BRUC.

1320940042_Bruc_MMS10025Epic and future classic film scores come along rarely, so when one does arrive it is important that we, as soundtrack collectors, support it and its composer. We must also ensure that our fellow collectors are aware of its existence so they can also appreciate it. BRUC is one such example. This is a score which I would say is already on my top twenty film score list. The reason for this being that it is not only a work of thunderous and epic proportions but also a score which oozes class and boasts a remarkable collection of melodious and haunting compositions courtesy of highly talented Spanish Maestro Xavier Capellas. BRUC is a period piece set in 1808 and centres around a young man Joan who is just 20 years of age who leads a small group of followers and ambushes Napoleon’s Grand Army on the border of France and Spain. Because of the element of surprise, the smaller force inflicts a humiliating defeat upon the superior French force and infuriates and embarrasses Emperor Napoleon who sends his most trusted Captain to track down the young Spaniard. What ensues, is a brutal and relentless manhunt. Capellas’ music is as brutal and unrelenting as the film itself and heightens the already taut and exciting atmosphere of the production. But in saying this, the composer also etches the movie with some of the most haunting and melodious tone poems that I have heard for some time. Again and again you will listen to this score and on each occasion will find something new and fresh within it. This is a score which has many faces – sensitive, emotive, savage and powerful. It is performed in the main by a large orchestra (The Kiev Symphony) which is supported by the use of featured instruments such as bouzouki, daduk, cello, violin and guitar. The composer also effectively utilizes choir and solo female voice; the latter adding a softer and earthy sound to the work. In track eleven, ‘When Will I See You Again?’ we are treated to a heartrending melody as bouzouki, violin and cello combine to create a mournful but highly emotional piece which is unfortunately short lived. Track two is also a short but affecting cue where the composer utilizes daduk, underlined by subtle strings and augmented by guitar; again creating an poignant mood.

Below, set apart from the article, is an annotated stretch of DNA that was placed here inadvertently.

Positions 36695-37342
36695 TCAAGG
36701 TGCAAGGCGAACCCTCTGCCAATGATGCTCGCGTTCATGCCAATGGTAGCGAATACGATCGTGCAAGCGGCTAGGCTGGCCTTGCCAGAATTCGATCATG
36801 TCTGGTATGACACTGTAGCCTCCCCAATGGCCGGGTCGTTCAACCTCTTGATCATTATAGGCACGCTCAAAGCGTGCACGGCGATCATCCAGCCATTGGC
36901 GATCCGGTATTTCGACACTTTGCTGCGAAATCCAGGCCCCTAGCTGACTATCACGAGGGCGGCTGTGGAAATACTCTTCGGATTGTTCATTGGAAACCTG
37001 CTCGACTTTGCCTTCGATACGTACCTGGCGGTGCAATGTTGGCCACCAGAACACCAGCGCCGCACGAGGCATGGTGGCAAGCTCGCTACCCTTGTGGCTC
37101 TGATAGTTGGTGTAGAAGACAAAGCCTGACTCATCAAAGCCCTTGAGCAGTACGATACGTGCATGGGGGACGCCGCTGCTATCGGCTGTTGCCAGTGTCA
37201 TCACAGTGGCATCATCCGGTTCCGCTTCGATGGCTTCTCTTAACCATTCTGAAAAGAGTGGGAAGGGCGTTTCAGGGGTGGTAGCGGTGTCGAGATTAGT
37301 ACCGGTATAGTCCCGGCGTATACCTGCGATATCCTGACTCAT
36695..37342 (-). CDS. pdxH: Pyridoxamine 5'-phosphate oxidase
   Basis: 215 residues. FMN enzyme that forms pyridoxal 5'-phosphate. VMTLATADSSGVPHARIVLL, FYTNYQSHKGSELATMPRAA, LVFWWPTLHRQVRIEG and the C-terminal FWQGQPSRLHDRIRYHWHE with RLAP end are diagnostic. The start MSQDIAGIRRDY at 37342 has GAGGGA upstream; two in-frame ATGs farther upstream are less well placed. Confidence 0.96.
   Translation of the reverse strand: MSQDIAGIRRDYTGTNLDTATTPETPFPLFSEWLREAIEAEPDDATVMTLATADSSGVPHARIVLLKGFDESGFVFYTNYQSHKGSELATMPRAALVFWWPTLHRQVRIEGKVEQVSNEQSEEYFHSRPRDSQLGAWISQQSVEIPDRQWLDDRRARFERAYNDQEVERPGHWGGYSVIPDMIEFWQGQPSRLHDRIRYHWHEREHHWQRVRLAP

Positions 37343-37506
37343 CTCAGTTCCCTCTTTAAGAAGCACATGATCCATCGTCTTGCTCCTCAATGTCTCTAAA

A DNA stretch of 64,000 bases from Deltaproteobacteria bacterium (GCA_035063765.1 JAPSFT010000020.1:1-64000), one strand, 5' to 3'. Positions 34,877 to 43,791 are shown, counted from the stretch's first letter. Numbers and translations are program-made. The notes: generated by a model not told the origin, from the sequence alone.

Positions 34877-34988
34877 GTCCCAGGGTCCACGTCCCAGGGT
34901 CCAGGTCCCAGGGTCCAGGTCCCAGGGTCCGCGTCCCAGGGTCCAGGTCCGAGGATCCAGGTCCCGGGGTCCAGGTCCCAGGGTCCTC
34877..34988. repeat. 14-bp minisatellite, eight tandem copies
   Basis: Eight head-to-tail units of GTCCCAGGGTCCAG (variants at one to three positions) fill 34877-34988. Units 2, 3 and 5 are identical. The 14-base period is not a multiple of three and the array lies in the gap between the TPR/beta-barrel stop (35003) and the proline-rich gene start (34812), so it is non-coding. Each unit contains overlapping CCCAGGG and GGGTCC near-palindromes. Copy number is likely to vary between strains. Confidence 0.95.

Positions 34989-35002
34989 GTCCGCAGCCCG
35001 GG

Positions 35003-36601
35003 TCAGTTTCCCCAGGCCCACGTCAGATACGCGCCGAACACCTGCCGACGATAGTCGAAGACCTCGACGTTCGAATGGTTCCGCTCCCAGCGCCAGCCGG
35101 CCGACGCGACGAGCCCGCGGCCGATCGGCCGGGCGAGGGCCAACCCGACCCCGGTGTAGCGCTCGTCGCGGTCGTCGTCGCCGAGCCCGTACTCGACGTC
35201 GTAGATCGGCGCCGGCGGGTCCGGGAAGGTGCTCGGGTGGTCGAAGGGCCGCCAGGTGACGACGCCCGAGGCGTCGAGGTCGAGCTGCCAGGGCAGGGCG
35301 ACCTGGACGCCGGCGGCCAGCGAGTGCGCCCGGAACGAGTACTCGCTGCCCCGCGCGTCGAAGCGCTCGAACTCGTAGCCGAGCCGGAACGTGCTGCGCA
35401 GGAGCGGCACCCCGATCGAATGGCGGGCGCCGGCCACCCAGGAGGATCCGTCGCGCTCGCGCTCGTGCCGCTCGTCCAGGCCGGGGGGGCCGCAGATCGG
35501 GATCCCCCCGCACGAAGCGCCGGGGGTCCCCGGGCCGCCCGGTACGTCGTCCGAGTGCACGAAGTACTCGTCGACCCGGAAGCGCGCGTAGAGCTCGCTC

Track three ‘Echo’ is one of the highlights; thunderous percussion and female voice herald its beginning, then the brass enter the equation creating a tense and urgent atmosphere. Strings join the proceedings and carry it forward in a forthright and purposeful fashion. The strings then combine with horns and percussion to give the central theme a full workout. This is a powerful and resounding composition. The entire score is a triumph, to be savoured, enjoyed and held in high regard by collectors and aficionados of movie music. I am of the opinion that the many composers who are now becoming popular from Spain will in the future be our A-list or high profile movie music Maestros. And Maestros they are, in the true sense of the word, as they are all meticulous and original musicsmiths who bring much to the art of scoring films and have studied the subject of music composition in depth and earnestness. Xavier Capellas is one of the most talented composers I have come across during my time reviewing and talking/writing about film music. Buy this disc or regret it forever!

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